“Always read something that will make you look good if you die in the middle of it.”
OK, I didn’t make that up, gonzo journalist and National Lampoon enthusiast, P.J. O'Rourke, said that, but it captures the essence of what I’m trying to persuade you of so, we’ll go with it.
There’s an untapped, largely under-publicised trove of GREAT books out there that fall into the wasteful No Man’s Land between classics from GCSE English Lit. and s'lebrity ghost-written biographies. We’ve learnt all we can from Of Mice and Men and there’s little worth in investing the required hours to decipher Katie Price’s various volumes, so here are 5 tomes guaranteed to lure you away from Netflix, iPlayer and your adult website of choice, and get you back on the grown-up hobby wagon for good.
1. My Dearest Jonah by Matthew Crowe
Don’t read up about the author; you’ll find out that he’s several years younger than you, yet has penned, probably, the best book of 2013 and definitely a better book than you’ll ever half-write a few notes for.
Crowe has turned out a story that writers with decades of experience would proudly call their best and My Dearest Jonah is a return to the kind of craftsmanship we’ve given up on seeing in modern novels and you probably won’t have seen since you last read a ‘classic’.
I bet you a grand that when your own kids get to middle school, provided they weren’t confiscated as wards of the state at birth because you’re a MESS, they’ll be teaching this enigmatic tale of Jonah and Verity, who strike up a mutually life-saving pen-pal relationship just at the point Verity’s life spectacularly implodes and Jonah’s is set to be rebuilt following a lengthy prison sentence.
2. The Psychopath Test by Jon Ronson
I love psychopaths, conspiracy theories and bumming around; so does Jon Ronson, and his widely publicised penchant for the former two saw him on the receiving end of a cryptic phone call asking if he’d assist with identifying the mentalist(s) who posted copies of some old book around the world to various highly regarded neurologists.
His investigation takes a predictable turn towards the insane and sees him learning how to apply the Hare Psychopathy Checklist (invaluable knowledge for us all) as he comes across committed psychos in special units as well as the yet-to-be-diagnosed mentalists who somehow manage to claw their way to the top of global conglomerations
While dark, murky and freaky as fuck in some places, Ronson (who also wrote The Men Who Stare at Goats) remains chipper about the sorts of people who, when shown a photo of a frightened face and asked to name the emotion reply: “I don’t know what that emotion is but it’s the face people make before I kill them.” PERFECT Sunday evening come-down reading.
3. The Perks of Being a Wallflower by Stephen Chbosky
OK, so this is, technically, a classic, but in the most acceptable (for our purposes) sense of the word, it’s a ‘Modern Classic’.
MTV started up their own publishing house just so they could get Stephen’s debut novel out into the world (it may not have happened that way round, but it was certainly the first book MTV ever published and they’re the kind of people sorry, were, the kind of people, that would do something as spontaneously mad-cap as conjuring a publishing company out of thin air).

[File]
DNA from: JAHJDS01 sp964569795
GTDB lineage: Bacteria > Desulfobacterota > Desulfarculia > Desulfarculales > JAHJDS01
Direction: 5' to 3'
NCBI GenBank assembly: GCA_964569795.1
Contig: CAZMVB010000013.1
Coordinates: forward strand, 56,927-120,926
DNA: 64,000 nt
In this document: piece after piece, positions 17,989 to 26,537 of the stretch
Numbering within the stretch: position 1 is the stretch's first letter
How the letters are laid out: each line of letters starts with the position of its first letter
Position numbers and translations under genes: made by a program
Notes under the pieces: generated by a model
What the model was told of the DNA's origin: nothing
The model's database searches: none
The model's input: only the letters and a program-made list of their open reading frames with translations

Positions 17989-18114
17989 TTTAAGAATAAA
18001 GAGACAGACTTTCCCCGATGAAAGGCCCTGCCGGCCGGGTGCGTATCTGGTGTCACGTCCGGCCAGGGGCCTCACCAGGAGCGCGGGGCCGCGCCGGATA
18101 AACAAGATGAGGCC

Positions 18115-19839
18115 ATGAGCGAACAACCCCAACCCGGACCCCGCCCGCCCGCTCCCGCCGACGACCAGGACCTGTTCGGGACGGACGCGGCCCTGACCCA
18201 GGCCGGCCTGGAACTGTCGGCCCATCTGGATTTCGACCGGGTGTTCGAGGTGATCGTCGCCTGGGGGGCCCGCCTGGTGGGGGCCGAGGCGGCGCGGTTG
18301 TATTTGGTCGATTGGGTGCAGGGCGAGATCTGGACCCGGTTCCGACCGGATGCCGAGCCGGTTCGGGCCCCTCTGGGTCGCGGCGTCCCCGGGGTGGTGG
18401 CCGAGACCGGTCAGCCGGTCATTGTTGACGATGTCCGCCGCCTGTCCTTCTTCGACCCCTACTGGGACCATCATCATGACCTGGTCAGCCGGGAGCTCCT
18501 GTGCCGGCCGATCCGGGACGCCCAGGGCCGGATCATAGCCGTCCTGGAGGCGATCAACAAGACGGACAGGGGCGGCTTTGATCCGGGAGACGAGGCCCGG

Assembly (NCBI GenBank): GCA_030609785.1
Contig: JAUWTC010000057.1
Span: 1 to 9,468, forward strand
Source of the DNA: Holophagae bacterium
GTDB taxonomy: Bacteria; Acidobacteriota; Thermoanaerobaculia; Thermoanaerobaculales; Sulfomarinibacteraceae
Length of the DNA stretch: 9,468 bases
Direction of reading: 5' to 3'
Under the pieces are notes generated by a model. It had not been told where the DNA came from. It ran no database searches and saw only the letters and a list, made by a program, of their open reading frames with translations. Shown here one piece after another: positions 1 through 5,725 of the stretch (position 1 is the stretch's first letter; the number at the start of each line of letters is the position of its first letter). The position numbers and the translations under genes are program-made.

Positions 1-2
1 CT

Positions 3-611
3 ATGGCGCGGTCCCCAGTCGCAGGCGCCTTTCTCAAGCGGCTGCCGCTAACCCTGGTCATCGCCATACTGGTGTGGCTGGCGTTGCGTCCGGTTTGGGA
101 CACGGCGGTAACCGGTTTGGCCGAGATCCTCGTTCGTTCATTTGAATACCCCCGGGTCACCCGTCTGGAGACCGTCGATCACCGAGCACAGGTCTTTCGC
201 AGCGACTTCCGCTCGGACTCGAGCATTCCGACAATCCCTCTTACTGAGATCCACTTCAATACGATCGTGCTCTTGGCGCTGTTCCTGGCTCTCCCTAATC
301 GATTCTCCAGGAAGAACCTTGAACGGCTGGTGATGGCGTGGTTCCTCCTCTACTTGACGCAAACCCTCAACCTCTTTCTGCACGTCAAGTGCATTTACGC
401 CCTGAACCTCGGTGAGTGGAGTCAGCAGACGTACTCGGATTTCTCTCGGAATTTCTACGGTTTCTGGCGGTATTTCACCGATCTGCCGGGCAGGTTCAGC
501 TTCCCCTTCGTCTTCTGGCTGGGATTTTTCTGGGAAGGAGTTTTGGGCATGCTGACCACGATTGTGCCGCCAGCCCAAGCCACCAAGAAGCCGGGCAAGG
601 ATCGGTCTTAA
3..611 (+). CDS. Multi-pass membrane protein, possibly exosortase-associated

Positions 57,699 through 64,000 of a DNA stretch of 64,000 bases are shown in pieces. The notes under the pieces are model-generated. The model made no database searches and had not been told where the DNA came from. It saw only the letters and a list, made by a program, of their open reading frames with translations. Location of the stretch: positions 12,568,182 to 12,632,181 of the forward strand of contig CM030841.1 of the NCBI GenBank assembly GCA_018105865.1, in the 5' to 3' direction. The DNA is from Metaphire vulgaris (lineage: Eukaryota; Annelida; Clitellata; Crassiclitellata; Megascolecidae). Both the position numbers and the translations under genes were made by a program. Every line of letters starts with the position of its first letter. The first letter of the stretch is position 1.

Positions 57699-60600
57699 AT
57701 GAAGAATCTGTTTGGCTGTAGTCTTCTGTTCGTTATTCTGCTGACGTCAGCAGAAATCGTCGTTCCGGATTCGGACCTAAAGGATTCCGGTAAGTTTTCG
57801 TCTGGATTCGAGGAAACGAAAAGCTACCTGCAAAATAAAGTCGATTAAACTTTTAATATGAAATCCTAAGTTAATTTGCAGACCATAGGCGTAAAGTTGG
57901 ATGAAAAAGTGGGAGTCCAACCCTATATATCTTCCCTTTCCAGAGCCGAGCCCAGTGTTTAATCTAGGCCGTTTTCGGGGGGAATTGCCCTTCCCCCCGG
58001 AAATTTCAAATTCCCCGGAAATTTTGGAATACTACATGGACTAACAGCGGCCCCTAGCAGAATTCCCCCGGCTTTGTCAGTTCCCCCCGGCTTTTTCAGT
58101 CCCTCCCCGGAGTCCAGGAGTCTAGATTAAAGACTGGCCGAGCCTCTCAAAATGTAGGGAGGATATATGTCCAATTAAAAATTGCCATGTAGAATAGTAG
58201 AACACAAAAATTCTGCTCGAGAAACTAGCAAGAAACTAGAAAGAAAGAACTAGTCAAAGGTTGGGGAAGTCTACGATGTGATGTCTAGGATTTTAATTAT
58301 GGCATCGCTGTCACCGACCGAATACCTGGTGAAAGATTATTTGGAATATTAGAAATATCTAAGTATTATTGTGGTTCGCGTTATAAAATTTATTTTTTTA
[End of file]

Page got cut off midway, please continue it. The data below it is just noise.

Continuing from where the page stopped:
It’s a book with its own soundtrack and the music is as important as the setting, characters and events, all of which will at once plunge you into a deep nostalgic depression and exonerate you of your torturous teenage years.
Think of it as Catcher in the Rye for children of the 80s.
4. The Etymologicon by Mark Forsyth
Don’t be put off by the wordy (pun intended) title; The Etymologicon is an accessible, readable, funny look at the origin of words and the humorous links between ancient meanings and modern-day language.
The fanatical wordsmith puts to rest some age-old myths, including whether the aptly named Thomas Crapper actually invented the flushing toilet, and where the phrase “enough room to swing a cat” comes from (animal lovers should steer clear of this chapter).
The entire book is littered with gems of wisdom, perfectly clipped into memorable sound-bites, which can be readily shared in order to make you appear knowledgeable and interesting, for example, did you know the light-hearted, multi-purpose greeting “Ciao” actually means, “I am your slave”?
He also chucks a quiz in at the end, and everybody likes a quiz.
5. The Life of Lee by Lee Evans
Do not scroll down, I haven’t sneakily shoe-horned in a sleb autobiography. Lee Evans is the Dickens of his generation. Honest. Not shitting you.
God knows where the profusely sweaty, O level failing, stage-pacing maniac learnt to write like this, but The Life of Lee is, honestly, a pleasure to peruse.
His Dad tried to name him Cassius Clay, he spent his formative years lugging a prop box round working men’s clubs and amateur boxing, he met his wife when he was about 12 and STILL loves her and never quite manages to connect the dots between the Bristol housing estate he was born onto and the Hollywood films roles and sell-out arena shows he’s gone on to.
Look past the World Cup cranial silhouette and you’ll see that Lee is a masterful poetic soul of inconceivable measures.
To conclude, you don’t have to sit on the tube with a first edition Voltaire on your lap to lure like-minded quasi-intellectuals; all of these books are meaningfully weighty, affecting and actually interesting.
Ignore all of the above if you’re a Kindle owner; you can continue re-reading your favourite passages from Fifty Shades of Grey and your seat neighbours will be none the wiser.